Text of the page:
Houston, We No Longer Have a Problem

38 years ago today, April 17th, 1970 the capsule from the Apollo 13 mission splashed down in the Pacific Ocean, and the whole world breathed a sigh of relief.
Apollo 13 launched from Cape Canaveral on April 11, intended to be the third manned lunar landing. The crew — James A. Lovell Jr., John L. Swigert Jr. and Fred W. Haise Jr. — experienced a slight vibration shortly after launch, but things were going normally until 55 hours, 55 minutes into the flight.

Oxygen tank No. 2 exploded, causing No. 1 to fail and start leaking rapidly. Warning lights started blinking. The astronaut's supplies of air, water, light and electricity were imperiled ... 200,000 miles from Earth.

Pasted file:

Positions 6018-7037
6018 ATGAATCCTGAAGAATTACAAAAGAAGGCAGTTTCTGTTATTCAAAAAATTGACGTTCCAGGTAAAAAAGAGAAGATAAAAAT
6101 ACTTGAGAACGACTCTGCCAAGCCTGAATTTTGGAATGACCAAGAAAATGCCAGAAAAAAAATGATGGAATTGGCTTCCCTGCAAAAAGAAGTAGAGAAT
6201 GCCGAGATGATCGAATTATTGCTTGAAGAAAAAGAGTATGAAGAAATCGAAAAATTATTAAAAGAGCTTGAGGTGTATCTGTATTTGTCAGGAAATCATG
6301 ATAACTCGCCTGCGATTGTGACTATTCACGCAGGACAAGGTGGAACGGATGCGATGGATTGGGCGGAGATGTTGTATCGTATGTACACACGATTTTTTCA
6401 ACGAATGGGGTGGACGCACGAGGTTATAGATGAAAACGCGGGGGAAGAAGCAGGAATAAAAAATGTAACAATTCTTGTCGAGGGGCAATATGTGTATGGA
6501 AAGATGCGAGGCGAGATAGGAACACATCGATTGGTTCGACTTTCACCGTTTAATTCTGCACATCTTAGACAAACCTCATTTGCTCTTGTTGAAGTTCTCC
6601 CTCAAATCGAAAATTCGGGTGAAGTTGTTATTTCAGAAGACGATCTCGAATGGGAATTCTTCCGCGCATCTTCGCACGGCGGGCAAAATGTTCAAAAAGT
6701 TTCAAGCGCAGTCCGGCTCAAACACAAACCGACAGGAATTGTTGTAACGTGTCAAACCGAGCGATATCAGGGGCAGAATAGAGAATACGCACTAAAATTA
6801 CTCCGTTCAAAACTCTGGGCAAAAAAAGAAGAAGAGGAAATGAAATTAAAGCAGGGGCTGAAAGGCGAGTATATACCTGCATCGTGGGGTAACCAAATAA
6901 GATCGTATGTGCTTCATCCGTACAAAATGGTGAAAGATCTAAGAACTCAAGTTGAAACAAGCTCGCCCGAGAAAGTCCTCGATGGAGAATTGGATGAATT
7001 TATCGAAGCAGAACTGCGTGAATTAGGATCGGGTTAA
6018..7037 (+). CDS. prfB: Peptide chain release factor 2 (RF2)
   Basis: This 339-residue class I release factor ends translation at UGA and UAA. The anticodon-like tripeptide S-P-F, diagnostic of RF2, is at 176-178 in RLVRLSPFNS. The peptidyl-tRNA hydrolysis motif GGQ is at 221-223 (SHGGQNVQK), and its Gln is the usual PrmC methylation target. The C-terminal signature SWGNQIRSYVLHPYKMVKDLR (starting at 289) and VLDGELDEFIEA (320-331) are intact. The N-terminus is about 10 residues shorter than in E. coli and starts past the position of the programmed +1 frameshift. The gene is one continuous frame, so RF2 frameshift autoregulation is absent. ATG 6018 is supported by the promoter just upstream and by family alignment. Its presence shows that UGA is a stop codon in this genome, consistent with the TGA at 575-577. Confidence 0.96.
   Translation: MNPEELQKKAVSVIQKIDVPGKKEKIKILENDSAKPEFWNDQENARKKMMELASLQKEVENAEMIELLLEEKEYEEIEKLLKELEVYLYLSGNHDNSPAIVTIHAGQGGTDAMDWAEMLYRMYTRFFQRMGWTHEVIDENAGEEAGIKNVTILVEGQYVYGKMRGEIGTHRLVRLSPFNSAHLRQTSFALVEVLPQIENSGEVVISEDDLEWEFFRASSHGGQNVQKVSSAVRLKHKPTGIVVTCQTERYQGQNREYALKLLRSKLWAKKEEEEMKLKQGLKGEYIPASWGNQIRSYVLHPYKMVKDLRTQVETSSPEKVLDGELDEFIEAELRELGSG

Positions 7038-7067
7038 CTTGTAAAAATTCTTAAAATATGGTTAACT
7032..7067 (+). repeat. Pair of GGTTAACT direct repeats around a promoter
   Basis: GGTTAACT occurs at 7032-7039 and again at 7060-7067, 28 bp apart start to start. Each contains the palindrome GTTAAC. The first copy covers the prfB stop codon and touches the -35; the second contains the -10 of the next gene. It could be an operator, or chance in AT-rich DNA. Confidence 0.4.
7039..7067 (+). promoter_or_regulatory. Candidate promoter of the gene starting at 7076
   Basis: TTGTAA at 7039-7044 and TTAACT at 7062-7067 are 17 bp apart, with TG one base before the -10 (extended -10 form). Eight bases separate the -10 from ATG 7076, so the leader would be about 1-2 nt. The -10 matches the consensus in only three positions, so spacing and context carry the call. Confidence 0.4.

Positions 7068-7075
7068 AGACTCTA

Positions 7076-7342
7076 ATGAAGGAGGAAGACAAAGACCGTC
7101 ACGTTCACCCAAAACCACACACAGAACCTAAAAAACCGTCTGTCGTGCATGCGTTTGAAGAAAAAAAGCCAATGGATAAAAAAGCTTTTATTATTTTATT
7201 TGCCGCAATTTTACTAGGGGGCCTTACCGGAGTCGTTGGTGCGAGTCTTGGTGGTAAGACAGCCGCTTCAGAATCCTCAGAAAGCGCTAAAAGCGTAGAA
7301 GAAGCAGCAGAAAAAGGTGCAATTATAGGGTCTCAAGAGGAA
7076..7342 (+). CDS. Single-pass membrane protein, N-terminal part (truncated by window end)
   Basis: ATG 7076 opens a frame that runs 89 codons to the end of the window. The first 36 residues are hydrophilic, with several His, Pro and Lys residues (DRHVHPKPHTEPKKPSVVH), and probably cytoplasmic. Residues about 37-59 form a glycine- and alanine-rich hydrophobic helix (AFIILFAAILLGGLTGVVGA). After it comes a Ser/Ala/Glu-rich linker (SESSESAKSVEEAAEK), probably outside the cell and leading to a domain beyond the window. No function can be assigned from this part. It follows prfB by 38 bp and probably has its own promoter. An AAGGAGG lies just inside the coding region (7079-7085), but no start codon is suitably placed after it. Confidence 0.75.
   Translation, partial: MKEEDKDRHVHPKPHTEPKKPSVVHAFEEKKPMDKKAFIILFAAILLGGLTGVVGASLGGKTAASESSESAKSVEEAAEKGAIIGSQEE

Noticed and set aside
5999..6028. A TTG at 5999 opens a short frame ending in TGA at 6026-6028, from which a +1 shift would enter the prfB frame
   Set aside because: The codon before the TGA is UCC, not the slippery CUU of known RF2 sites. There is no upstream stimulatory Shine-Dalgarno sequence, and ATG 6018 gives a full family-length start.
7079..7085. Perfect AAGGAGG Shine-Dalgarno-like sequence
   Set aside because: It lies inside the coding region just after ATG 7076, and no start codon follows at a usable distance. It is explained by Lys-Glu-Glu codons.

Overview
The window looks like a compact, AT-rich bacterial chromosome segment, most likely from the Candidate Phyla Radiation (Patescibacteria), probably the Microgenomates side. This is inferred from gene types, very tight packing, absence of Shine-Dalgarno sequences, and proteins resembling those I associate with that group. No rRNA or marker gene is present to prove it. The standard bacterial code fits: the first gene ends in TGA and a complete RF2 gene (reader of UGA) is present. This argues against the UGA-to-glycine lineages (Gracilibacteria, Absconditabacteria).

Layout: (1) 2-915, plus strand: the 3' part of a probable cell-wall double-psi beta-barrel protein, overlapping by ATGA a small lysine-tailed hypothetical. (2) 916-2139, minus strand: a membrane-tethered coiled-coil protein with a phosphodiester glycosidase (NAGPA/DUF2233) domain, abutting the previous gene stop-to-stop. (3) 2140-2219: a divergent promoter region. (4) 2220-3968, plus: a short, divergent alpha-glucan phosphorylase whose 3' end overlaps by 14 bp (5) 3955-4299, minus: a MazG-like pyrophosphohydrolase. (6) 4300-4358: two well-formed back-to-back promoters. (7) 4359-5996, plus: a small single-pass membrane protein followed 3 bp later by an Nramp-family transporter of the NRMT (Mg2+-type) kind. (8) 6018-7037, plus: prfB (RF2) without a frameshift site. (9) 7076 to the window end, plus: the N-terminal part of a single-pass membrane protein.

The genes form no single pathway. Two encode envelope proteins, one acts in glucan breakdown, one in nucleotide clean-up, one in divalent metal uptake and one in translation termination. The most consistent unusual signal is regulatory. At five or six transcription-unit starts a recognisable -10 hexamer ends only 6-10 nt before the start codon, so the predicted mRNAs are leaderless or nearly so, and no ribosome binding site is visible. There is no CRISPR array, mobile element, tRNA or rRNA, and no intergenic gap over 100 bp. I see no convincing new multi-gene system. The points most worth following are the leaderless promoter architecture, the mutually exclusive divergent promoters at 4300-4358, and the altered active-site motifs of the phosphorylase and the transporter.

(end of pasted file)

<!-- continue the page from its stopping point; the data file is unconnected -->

They didn’t land on the moon as planned, but just making it home alive was an amazing accomplishment. The film Apollo 13 (based on astronaut James Lovell’s book Lost Moon) recounted the story of their close call and McGyver-like operations. Wired has more details. Link

Newest 4
Newest 4 Comments

Login to comment.

Email This Post to a Friend
"Houston, We No Longer Have a Problem"

Separate multiple emails with a comma. Limit 5.


Success! Your email has been sent!

close window

This website uses cookies.

This website uses cookies to improve user experience. By using this website you consent to all cookies in accordance with our Privacy Policy.

I agree
Learn More